I made the rookie mistake of forgetting I left my VM on earlier this week and now I’m out of credits and have to wait another few days to use it again. Draaaaaag!

Prior to that I had taken some screen shots to demonstrate how to find and use some settings around IP addresses and DNS names. Some of these things have changed since I wrote about my Azure experiences around this time last year, so this is an update if you are using the new Resource Manager approach to managing VMs.

Public IP Address

I referenced this briefly in my first “More Azure” post a few weeks ago. If you need to access your VM to administer it, install software, configure etc., then you need to specify a Public IP address for it in order to access it from outside of the Azure Virtual Network. If you have a dedicated Azure VM for RDS already, then you may be able to RDP to the VM from your RDS session because you’re on the Azure virtual network at that point. In my setup, this is for demos and testing only, not production and I need to log into the machines from outside Azure.

In your VM, go to All Settings, and select Network Interfaces. Open up your network interface, and select IP Addresses. Under All Settings of that, is this screen where you can enable your Public IP Address.

azure 1 public IP

If you don’t have a public IP address created already, click Create New to create one.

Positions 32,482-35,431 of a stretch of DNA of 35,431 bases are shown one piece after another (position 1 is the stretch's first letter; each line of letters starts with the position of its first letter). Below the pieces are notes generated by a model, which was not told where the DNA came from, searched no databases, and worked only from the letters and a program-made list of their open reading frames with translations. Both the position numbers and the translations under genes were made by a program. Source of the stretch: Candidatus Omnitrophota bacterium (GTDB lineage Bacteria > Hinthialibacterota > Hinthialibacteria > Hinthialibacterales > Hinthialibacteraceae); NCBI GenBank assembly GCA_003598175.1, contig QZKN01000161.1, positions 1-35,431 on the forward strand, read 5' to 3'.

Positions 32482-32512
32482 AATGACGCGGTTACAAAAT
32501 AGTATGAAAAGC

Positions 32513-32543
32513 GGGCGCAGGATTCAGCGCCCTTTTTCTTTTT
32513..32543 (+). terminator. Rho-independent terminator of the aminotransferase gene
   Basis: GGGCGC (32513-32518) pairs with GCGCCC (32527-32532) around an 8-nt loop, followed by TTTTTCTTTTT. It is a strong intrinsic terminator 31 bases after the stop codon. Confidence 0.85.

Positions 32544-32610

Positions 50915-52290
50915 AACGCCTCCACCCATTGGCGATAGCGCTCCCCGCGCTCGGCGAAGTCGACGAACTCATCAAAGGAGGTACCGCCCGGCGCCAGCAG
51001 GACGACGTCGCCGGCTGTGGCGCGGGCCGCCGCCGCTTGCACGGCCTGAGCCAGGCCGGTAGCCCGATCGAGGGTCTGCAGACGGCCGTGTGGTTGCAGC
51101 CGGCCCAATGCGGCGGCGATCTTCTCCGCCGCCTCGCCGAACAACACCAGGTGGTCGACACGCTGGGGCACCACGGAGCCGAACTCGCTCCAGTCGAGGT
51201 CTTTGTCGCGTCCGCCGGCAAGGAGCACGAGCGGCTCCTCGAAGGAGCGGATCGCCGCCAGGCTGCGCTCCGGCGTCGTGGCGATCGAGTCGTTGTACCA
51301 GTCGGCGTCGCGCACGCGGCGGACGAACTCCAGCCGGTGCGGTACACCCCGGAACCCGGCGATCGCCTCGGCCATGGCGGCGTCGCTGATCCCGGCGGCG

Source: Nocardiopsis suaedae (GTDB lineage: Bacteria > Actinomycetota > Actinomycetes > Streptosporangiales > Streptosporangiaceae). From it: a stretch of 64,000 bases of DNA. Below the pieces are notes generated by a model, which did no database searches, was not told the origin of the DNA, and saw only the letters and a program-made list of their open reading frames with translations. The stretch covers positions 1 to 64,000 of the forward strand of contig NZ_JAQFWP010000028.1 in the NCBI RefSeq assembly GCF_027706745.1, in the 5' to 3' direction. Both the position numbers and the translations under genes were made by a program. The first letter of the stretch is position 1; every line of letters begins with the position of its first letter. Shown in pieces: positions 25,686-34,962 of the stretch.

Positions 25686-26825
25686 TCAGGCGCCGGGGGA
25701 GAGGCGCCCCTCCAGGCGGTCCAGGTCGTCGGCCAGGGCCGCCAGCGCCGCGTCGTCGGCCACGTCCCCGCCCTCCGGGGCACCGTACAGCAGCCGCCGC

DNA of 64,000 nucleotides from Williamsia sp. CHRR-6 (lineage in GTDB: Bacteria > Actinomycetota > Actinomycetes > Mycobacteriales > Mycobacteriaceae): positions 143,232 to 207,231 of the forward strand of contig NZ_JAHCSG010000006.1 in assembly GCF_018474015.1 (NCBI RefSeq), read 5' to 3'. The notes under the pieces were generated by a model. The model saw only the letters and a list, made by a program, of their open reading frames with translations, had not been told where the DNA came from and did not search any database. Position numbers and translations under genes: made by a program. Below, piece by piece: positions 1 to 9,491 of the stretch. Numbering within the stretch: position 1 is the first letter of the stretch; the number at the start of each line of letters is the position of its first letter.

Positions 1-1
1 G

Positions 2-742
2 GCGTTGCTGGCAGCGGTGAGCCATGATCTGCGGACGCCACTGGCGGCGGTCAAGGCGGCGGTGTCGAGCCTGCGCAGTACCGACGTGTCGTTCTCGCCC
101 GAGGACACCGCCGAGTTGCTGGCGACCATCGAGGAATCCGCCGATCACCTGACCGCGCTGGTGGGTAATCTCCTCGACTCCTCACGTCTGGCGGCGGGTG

azure 2 new public IP

Give your Public IP address a name and determine if it should be Dynamic or Static. Dynamic means of course the IP can change each time the machine is cycled off. Save when done.

azure 3 name IP address

DNS Name Labels

There is another option which I’ve chosen to use on any machines I want to access externally from the Azure network and that is giving the Public IP address a DNS name label. This was done in a different area – under Public IP Addresses. Go into the configuration area of Public IP Addresses, where you can manage the settings like Dynamic vs. Static, as well as give the DNS Name Label.

As you can see in the picture below, the DNS label is appended with a generic suffix for your region, which in my case is Canada Central. Using the DNS label is easy, if your VM is running, simply RDP to that fully qualified name and you’re connected to your machine. Azure DNS refreshes nearly instantly to make this DNS label immediately available, unlike working with DNS for public websites where you may need to wait 24 hours for things to propogate.

The best part is for me, I no longer have to log into Azure, navigate to my VM, and click Connect, as long as the VM is running already! Without the DNS label and a dynamic Public IP, using the Connect button, you’ll get a different connection each time potentially making saving the RDP connection difficult. This, however, eliminates the need to have a static public IP, at least for my needs.

azure 4 dns label for public IP